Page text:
Video games are going to get even more popular in China, which is great news for NetEase (NASDAQ:NTES) investors. The Chinese online gaming giant is coming off a strong fiscal 2016, where its finances improved by a huge margin, and it will look to extend this performance into 2017 as well.

NTES Revenue (TTM) Chart

Data by YCharts.

Now, the Chinese online gaming industry is going to grow even bigger -- estimates from iResearch Global pin the industry at 220.8 billion yuan (about $32 billion), translating to 21% growth over 2016. As it turns out, the company is making grand preparations to grab the opportunity with both hands.

The mobile gaming business will get bigger

NetEase launched over 40 new mobile titles in 2016, and it now boasts more than 100 games. Unsurprisingly, mobile games now command a bigger share of the company's online gaming revenue.

Image showing the growth of NetEase's mobile gaming revenue.

Image source: NetEase.

And its mobile portfolio will only get bigger this year thanks to expansion packs, mobile versions of its popular PC-client games, and self-developed titles.

Westward Journey Rage is one such game that is being adapted for the mobile platform to mark the 15th anniversary of the Westward Journey Online franchise. NetEase is making a smart marketing push as the existing user base of the long-running PC game will be a tailwind for the mobile release.

The mobile games pipeline also includes self-developed titles such as Land of Glory, which went into open beta testing in December last year. In all, NetEase could launch at least seven self-developed mobile games this year.

However, the headline-grabbing release of 2017 will be Minecraft. NetEase struck a five-year exclusive partnership with Microsoft last year to license the mobile and PC versions of the highly popular game in China. Microsoft subsidiary Mojang will customize the game for the Chinese market, and NetEase will handle the distribution.

Minecraft could be a big win for NetEase as it has over 100 million registered players worldwide, and most of them are on mobile. As it turns out, over 25 million users play the game on the PC and Mac platforms, so the majority is shared between gaming consoles and mobile. In fact, until June last year, 51% of Minecraft players in the Asia and Asia-Pacific region were on mobile.

The game will now have access to more than 560 million gamers in the Chinese market, 36% of whom are willing to spend money. Minecraft will begin open beta testing in the first half of 2017 and should boost NetEase's business once officially launched later in the year.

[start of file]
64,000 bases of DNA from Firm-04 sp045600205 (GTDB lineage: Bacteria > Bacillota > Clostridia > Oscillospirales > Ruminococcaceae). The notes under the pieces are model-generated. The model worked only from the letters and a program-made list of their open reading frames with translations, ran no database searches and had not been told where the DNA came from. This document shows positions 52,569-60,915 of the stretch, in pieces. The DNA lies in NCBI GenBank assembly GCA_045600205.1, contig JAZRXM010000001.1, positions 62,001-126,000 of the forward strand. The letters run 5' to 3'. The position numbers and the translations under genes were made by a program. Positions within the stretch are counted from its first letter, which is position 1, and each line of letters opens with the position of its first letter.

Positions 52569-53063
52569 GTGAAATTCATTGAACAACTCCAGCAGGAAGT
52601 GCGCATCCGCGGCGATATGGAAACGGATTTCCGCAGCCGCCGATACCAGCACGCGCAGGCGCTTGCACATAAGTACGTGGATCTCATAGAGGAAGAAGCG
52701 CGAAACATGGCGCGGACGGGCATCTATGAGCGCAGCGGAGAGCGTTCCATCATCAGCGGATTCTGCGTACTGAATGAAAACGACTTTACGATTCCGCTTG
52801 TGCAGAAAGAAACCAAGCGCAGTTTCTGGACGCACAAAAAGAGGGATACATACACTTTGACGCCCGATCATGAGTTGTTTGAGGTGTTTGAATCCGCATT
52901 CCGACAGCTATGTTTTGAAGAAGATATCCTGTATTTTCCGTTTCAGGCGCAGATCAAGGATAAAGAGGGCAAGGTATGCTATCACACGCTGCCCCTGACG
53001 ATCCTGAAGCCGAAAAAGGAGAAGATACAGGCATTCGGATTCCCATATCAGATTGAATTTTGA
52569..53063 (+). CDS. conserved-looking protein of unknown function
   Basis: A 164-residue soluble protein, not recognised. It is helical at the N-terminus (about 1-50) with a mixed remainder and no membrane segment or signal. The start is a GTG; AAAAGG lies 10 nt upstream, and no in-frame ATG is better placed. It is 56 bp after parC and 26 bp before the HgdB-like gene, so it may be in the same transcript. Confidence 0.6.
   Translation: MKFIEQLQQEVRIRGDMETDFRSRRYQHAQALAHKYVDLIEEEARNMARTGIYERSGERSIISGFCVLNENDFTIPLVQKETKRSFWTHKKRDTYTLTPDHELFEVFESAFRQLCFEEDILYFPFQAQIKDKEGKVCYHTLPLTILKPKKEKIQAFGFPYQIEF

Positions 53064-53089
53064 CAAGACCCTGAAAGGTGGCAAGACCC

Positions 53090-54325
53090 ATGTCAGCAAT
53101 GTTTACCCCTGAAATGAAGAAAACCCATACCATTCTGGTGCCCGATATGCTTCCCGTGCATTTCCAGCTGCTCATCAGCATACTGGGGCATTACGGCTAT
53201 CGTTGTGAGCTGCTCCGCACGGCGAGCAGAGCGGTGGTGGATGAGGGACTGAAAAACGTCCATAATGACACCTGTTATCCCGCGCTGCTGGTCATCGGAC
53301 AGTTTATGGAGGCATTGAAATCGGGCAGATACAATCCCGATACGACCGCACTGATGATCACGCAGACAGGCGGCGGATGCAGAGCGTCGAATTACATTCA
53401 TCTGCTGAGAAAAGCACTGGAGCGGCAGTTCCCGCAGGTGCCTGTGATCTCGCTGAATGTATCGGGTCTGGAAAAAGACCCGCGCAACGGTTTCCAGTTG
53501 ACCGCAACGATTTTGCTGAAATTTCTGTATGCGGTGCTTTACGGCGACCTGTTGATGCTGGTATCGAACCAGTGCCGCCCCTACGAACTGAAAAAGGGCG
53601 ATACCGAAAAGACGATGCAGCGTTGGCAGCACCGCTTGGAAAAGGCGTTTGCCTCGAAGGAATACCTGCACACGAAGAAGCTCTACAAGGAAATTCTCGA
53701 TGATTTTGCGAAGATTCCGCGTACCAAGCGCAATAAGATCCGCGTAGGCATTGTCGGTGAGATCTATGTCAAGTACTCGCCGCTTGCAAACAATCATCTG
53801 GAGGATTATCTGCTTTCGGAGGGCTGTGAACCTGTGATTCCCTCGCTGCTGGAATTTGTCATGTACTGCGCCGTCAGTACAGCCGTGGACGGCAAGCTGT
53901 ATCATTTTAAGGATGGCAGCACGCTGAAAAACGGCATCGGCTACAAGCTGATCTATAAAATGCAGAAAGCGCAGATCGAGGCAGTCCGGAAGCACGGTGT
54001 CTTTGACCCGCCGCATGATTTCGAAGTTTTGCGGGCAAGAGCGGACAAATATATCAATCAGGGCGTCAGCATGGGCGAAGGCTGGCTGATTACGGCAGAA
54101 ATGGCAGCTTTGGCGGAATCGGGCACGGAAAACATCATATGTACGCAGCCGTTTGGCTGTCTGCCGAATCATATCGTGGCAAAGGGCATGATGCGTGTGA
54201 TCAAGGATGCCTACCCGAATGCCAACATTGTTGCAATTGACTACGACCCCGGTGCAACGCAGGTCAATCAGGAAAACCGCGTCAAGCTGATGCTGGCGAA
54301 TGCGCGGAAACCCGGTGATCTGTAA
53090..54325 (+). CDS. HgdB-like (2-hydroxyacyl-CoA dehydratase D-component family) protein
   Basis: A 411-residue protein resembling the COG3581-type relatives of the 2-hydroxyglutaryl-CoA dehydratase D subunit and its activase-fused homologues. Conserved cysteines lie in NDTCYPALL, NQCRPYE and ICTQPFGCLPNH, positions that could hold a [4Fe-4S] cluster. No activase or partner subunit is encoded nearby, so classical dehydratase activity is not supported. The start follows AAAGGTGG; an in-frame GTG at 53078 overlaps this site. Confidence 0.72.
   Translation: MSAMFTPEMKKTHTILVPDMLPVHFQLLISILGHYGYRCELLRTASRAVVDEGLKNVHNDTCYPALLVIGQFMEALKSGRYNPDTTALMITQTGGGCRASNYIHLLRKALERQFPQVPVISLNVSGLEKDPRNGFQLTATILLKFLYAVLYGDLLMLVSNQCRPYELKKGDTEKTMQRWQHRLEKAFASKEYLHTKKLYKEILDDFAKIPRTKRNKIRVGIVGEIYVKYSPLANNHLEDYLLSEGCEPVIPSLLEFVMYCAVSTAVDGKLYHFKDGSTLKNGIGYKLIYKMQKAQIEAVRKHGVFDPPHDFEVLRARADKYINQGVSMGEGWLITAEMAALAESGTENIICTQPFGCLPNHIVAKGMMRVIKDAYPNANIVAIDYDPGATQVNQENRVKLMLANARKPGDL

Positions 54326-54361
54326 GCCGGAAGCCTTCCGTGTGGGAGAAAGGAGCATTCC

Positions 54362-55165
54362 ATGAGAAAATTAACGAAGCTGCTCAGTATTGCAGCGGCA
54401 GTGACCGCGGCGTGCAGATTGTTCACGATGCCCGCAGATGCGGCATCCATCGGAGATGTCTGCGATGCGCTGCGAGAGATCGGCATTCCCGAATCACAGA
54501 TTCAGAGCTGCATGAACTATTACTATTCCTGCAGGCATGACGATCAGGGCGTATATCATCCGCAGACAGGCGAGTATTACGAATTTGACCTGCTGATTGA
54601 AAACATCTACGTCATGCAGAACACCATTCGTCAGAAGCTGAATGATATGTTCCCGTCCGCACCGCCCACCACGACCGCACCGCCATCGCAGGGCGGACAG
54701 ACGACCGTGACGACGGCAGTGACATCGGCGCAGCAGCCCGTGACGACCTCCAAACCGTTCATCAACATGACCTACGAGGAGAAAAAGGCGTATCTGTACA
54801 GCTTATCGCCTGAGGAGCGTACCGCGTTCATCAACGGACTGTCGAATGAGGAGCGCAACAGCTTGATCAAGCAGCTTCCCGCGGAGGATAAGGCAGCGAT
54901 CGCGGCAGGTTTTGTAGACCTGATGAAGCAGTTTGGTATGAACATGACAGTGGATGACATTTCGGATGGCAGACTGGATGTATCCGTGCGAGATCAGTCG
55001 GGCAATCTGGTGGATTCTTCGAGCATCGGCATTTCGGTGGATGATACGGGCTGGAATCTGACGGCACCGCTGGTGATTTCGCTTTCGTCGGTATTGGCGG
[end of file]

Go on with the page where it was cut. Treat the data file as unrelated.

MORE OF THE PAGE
Tapping the next big thing in gaming

Goldman Sachs forecasts that sales of augmented reality (AR) and virtual reality (VR) games will hit $35 billion by 2025, and NetEase doesn't want to miss this gravy train. The company released its first VR game -- Twilight Pioneers -- in November while also embedding certain AR features into Onmyoji -- a highly popular role-playing game.

NetEase's AR integration into a famous title such as Onmyoji -- which had more than 10 million downloads in a single month in China -- should increase the stickiness of the current user base. As it turns out, the company is now taking this title into markets such as Japan, Europe, the U.S., and Canada, so it can now show off its AR capabilities to a wider audience.

The company has not disclosed anything more about its VR and AR gaming pipeline, but it will continue investing in research and development in this space. According to Onward Choi, NetEase's acting CFO:

So with regard to the company's strategies on the VR and AR front, NetEase is definitely very serious and taking a leading role in terms of its developments and the potential game throw out in the market.

The takeaway

NetEase will release 29 new games in 2017 as it goes all-out to capture a bigger pie of the Chinese gaming industry. Its strategy of adding new features to existing games and launching popular PC games on the mobile platform already has a proven track record, so the addition of a marquee title from Microsoft could help NetEase go one step further.

Teresa Kersten is an employee of LinkedIn and is a member of The Motley Fool’s board of directors. LinkedIn is owned by Microsoft. Harsh Chauhan has no position in any stocks mentioned. The Motley Fool recommends NetEase. The Motley Fool has a disclosure policy.